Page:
Why Couldn’t You Just Be Honest, Ilya Kovalchuk?

Corey Griffin

Ilya Kovalchuk finally arrived as Devils camp yesterday and needless to say, he is soooooo happy to be back in the NHL. The KHL? Those brown paper bags filled with off-the-books bookoo bucks? What?! He never wanted to stay there! He doesn’t know where you guys are getting that from.

Look, I haven’t been bothered by this story from the outset. I understood the whole political wrangling of it all — the KHL asking Ilya and the rest of “The Russian 4″ (Datsyuk, Ovechkin, Malkin) to help their native league make a statement to the big, bad NHL. Then there’s the allure of playing at home, in front your family and friends and the fact that the KHL can pay him a lot more than the NHL can — on the books and otherwise.

But then Kovy decided to go and play dumb today at the Prudential Center and that got me all sorts of riled up. It’s just all so damn disingenuous and ridiculous.

Follow me after the jump for a trip down the Russian rabbit hole…

From Wednesday:

“I never thought about wanting to stay because I have a contract,” he said. “How could I stay (there) when I have a contract here?”

Fair point about the contract, Ilya. NHL deals are pretty iron-clad and difficult to get out of (unless you re-write the CBA, right Glen Sather?). But you were pretty clear about wanting to stay a week ago. You know, when you told the Russian media, according to one of those media members:

“I want to stay in St. Petersburg but I have contractual obligations in the NHL, which will be hard to break.” (Jan. 10, 2013)

The Google translate version of that quote is roughly the same, but we’ll provide it for posterity’s sake:

“I want to stay this year in St. Petersburg, but I have a contractual obligation to the NHL, which will be very hard to stop, because I have a large and long contract,” Kovalchuk said. “So far not even imagine how it will look.”

Unless you speak without thinking, Ilya, I’d say you might want a mulligan on that one. But OK, I’ll let you go on that one. It’s not like you’re going to trot out the old, sorry “the media totally took me out of context” excuse.

Still, Kovalchuk said the talk of him staying in the KHL was a product of the media in Russia and nothing he said.

“I don’t know where you read all those comments but I have a contract here, and in the KHL they have a rule that as soon as the lockout ends, we come back, so nobody has a choice,” he said.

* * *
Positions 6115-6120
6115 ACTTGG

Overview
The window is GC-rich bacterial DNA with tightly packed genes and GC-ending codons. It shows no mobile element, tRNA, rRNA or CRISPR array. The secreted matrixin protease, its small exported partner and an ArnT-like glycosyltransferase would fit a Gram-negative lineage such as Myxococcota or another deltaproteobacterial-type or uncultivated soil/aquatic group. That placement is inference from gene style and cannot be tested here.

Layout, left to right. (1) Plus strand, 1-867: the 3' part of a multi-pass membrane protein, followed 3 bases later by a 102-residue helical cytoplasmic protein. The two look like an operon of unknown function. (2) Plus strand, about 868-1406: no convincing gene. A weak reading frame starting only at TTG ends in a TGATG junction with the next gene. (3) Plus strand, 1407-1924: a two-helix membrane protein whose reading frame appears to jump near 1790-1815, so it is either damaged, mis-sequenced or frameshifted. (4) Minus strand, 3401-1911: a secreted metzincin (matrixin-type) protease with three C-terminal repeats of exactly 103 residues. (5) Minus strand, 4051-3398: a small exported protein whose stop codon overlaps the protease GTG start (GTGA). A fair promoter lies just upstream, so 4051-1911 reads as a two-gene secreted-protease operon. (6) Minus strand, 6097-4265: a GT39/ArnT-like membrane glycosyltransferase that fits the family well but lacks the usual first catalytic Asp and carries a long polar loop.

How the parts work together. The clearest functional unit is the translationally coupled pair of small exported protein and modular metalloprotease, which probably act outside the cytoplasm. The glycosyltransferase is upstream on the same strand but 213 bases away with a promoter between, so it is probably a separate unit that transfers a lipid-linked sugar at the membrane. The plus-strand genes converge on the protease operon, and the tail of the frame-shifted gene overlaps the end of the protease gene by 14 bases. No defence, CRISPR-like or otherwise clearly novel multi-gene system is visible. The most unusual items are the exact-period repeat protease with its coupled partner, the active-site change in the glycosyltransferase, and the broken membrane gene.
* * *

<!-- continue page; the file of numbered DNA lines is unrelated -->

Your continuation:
That Russian media. They’re a bunch of tricksters and word magicians, aren’t they Ilya? They were probably the ones who made you figure skate at the All-Star Game!

It’s OK for you to admit you wanted to stay, Ilya. It’s your home and at the very least you were definitely under pressure from KHL and SKA St. Petersburg president (not a conflict of interest at all) Alexander Medvedev to put on a unhappy face and try to make it appear like you really, really wanted to stay in Russia. And let’s not forget the rumors that Russian president Vladimir Putin offered you and the rest of “The Russian 4″ a reported $30 million each to bounce on Bettman and hang ten at home.

From Wednesday:

Kovalchuk, who has 13 years left on his contract with the Devils, said he never spoke to Medvedev about that. He also said rumors that Russian president Vladimir Putin was offering him an outrageous sum of money to stay in the KHL was “not true.”

“I’m sure he’s got some other stuff to take care of.” Kovalchuk said of Putin. “I had a great time there, we have a good team, but I have a contact here and I’m happy I’m back. The lockout’s ended and it’s great for hockey and especially for the guys who weren’t able to play and waiting. I’m happy we’re all back and hope for an exciting season.

Unfortunately Ilya, there’s a couple things wrong here. We’ll start with the contract thing. You deny that there was any talk with Medvedev about the 13 years left on your contract, yet two days before your “I really want to stay but I have this really long contract” pity party, there was Medvedev puffing out his chest and threatening to challenge the validity of NHL contracts signed under the old CBA by using the NHL’s new legal document against them.

Via The Globe and Mail on Jan. 8, 2013:

Russian oil baron and league president Alexander Medvedev told Russian media the players were not inclined to abide by a previous agreement to honour NHL contracts.

“The NHL’s opinion of itself is so high. … Okay, let them get drunk on their greatness,” Medvedev was quoted saying in SportsDaily.ru (in translations by Sport-Express reporter Slava Malamud) on Tuesday. “We’ll see how many Euros look our way.